James Gilfillan on Holidays

James Gilfillan


Copyright © 1997 Naphtali Press

From an early time piety and zeal, by adding to the institutions of Heaven, began, unwittingly, to prepare the way for further errors and future strife. In these feelings originated the appointment of stated days for the commemoration of particular events in the history of the Savior. The same feelings produced another class of sacred seasons. The day of martyrdom was regarded as “the day of birth to a happy life for ever,” and, therefore, worthy of grateful celebration. Such days were called Natalitia. To ceremonies without Divine rule there was no limit. The saints entitled to the honor of commemoration amounted, in the course of some centuries, to a multitude for each day of the year, [Note: “Except the first day of January, when the Gentiles had been so intent upon their own riots as to have no leisure for martyring the Christians” (Durandus, Ration. Off., lib. vii. fol. 242). Durandus, alleging Eusebius as his authority, gives the number of martyrs at 5000 a day. The Editor of Cosin’s Works (v. 23, notes) alleges another authority than Eusebius, and reduces the number to 500!] and the annual holidays of man became more numerous than the Sabbath-days of God…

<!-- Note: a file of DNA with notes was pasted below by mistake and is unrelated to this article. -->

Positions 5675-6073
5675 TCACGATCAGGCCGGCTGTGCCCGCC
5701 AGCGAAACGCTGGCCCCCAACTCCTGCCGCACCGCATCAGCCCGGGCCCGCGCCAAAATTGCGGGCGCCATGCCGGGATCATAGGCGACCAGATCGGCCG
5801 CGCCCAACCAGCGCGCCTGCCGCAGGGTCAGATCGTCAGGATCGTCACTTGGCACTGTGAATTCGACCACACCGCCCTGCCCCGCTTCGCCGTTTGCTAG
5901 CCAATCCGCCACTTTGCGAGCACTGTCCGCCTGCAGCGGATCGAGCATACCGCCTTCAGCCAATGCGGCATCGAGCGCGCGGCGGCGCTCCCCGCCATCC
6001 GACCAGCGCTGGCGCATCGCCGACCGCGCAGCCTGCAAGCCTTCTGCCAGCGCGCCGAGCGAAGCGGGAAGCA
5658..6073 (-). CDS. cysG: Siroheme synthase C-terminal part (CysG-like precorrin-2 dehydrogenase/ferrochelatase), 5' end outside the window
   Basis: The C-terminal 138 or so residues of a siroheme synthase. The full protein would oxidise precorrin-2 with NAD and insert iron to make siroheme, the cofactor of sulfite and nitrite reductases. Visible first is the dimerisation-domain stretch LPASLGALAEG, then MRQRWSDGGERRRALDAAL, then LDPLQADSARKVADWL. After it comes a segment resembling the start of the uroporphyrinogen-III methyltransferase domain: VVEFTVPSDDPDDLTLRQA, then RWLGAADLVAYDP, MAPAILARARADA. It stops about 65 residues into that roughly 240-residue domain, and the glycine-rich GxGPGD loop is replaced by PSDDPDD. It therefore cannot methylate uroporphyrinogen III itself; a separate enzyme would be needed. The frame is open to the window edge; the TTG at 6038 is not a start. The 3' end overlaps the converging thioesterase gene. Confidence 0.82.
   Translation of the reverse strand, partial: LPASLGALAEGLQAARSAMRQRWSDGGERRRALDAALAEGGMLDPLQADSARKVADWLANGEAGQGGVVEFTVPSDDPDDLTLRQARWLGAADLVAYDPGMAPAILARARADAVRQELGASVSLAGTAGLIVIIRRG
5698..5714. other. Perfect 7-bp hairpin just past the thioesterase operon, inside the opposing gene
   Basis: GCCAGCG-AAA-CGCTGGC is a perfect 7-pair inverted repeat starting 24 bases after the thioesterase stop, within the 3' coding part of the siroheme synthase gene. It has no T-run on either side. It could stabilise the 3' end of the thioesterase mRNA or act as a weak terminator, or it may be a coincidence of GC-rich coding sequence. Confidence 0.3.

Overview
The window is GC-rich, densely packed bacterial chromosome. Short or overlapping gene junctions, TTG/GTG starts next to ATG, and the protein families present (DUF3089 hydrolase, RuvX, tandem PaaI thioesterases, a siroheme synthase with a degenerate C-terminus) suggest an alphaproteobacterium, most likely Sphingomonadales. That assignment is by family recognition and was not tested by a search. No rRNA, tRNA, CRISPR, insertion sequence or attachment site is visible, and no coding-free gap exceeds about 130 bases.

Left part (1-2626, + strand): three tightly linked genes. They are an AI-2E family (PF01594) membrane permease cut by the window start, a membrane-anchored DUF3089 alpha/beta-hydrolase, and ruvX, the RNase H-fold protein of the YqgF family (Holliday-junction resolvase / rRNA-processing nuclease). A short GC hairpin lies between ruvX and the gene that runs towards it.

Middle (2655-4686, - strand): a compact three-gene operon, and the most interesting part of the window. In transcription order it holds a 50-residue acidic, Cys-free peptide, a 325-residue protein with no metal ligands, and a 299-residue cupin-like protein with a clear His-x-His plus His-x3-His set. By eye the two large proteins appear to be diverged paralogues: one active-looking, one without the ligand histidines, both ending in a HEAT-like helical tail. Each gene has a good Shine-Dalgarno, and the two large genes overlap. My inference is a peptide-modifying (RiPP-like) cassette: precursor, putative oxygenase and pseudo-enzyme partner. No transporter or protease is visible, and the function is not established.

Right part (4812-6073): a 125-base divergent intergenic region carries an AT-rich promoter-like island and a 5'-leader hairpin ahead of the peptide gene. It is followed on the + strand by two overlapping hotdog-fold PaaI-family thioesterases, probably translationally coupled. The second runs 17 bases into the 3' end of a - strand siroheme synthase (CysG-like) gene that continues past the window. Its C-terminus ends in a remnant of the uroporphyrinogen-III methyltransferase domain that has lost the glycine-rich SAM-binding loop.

Read more: https://www.naphtali.com/articles/worship/james-gilfillan-holidays/


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